Parked next to the Cinque Roadster in the showroom was the track-only, $1.8 million, 750 HP Zonda R, which served as the companies’ final edition supercar within the Zonda lineup. Everywhere I looked I saw beautiful weaves of carbon fiber –paddle shifters/rear diffuser/mirrors/intake/bodywork. That all adds up to a car that weighs a feather-like 2,358 pounds, which helps the supercar hit 0-to-60 mph in a neck-snapping 2.7 seconds. Take one look at it and it’s clear that this monster was designed to be the ultimate track day supercar. You can’t help but stare.

As we departed the Pagani headquarters I wondered how this day could possibly get any better. I was in luck. For our final stop of the day we headed to Sant’Agata Bolognese, home of legendary supercar maker Lamborghini. As we made our way towards the on-site museum we stumbled upon a brand new Aventador with none other than Valentino Balboni standing next to it. Balboni is Lamborghini’s legendary test driver who has driven nearly every Lamborghini produced for the past 40 years. In 2009, he was honored by the company when they announced a special edition run of 250 Gallardo LP550-2 “Valentino Balboni edition” supercars. Oh, and he also has a local highway named after him with an accompanying gentleman’s agreement with the local police. I quickly introduced myself and started talking cars as we snapped a few photos together. I could not have scripted a better “welcome to Lamborghini” myself.

Chiara, one of Lamborghini PR specialists, gave us a tour of the factory and museum. We started on the factory floor, getting an up close look at each station of assembly for Lamborghini’s two models – the Aventador, which features a ground breaking, all carbon fiber monocoque, and the Gallardo. Current production levels have six to seven Gallardo’s and three Aventador’s going out the door each day. Prospective buyers can customize their car in any color combination they desire – my favorite being the new matte silver, white or black. Watching the factory workers craft these supercars by hand, with the utmost attention to detail, gave me newfound appreciation of how much craftsmanship goes into these Italian beauties.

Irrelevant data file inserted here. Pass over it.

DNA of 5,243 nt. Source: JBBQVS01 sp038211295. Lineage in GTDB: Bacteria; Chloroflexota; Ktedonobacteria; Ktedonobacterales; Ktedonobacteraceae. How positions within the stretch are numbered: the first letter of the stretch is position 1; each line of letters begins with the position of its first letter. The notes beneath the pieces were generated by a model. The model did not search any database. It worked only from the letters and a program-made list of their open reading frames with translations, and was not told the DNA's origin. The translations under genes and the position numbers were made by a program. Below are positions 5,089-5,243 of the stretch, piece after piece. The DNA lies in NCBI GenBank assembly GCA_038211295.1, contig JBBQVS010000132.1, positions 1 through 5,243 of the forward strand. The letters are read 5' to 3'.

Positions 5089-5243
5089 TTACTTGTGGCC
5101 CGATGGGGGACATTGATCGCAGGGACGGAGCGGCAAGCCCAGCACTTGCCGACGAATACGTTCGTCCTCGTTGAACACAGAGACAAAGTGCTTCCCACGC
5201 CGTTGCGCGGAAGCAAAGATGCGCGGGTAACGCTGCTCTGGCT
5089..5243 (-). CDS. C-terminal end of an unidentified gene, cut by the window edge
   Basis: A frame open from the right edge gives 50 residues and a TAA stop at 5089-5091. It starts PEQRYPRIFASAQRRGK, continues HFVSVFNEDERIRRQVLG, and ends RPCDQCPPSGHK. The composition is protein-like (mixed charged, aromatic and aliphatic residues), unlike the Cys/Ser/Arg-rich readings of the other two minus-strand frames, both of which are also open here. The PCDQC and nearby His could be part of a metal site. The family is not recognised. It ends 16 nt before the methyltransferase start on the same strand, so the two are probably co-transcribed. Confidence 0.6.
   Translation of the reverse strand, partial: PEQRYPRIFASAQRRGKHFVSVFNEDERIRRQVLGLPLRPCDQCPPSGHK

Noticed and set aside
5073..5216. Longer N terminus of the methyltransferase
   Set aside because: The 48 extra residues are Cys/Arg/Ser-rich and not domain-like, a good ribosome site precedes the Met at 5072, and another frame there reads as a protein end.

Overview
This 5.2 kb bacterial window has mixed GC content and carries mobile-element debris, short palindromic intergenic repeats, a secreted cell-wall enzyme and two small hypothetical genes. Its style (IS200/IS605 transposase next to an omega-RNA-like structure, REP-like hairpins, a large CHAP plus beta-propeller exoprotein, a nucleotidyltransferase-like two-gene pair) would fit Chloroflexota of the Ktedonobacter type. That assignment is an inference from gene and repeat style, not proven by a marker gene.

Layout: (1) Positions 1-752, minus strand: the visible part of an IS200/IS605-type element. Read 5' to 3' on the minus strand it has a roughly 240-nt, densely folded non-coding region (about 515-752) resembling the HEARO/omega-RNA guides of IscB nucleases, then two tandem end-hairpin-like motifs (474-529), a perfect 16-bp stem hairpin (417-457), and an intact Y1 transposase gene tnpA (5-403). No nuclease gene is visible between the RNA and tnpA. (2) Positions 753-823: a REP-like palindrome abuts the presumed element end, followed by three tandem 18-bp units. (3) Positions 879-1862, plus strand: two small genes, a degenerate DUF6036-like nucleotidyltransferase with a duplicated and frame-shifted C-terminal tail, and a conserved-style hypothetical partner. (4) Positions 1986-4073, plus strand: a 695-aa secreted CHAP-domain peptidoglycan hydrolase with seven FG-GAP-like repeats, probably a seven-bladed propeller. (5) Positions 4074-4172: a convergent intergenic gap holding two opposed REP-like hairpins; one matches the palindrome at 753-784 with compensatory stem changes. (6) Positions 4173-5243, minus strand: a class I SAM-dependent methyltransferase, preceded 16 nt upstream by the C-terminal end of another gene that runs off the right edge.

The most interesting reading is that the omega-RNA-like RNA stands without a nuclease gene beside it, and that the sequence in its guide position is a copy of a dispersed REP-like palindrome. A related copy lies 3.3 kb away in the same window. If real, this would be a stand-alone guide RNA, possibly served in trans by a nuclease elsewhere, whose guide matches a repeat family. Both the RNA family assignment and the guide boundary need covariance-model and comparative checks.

Next up was a stop at the museum. Opened in 2001, the museum has two floors of significant cars and displays that highlight the company’s history, dating back to 1963, when the company was founded by manufacturing entrepreneur Ferruccio Lamborghini. The collection includes the very first and last Countach built, 350SV, Miura, Diablo’s, assorted V12 F1 motors and a bright yellow Murcielago that was hung from a wall. It’s not every day you see a $250,000 supercar hanging from a wall, but this is Lamborghini and they do things bigger, better and faster than everybody else.

For a fitting end to the day, my wife and I were led outside where we met up with one of the factories test drivers to get a ride along in a bright orange Gallardo LP570-4 Spyder Performante. That’s a mouthful in Italian. I’ll give you the cliff notes – sex on wheels. We took turns getting a triple digit, roller-coaster ride on the various two-lane roads surrounding the factory. Ferrari’s CEO was right; driving these supercars is an experience that most people will only dream of. I was just lucky enough to live out mine for a day.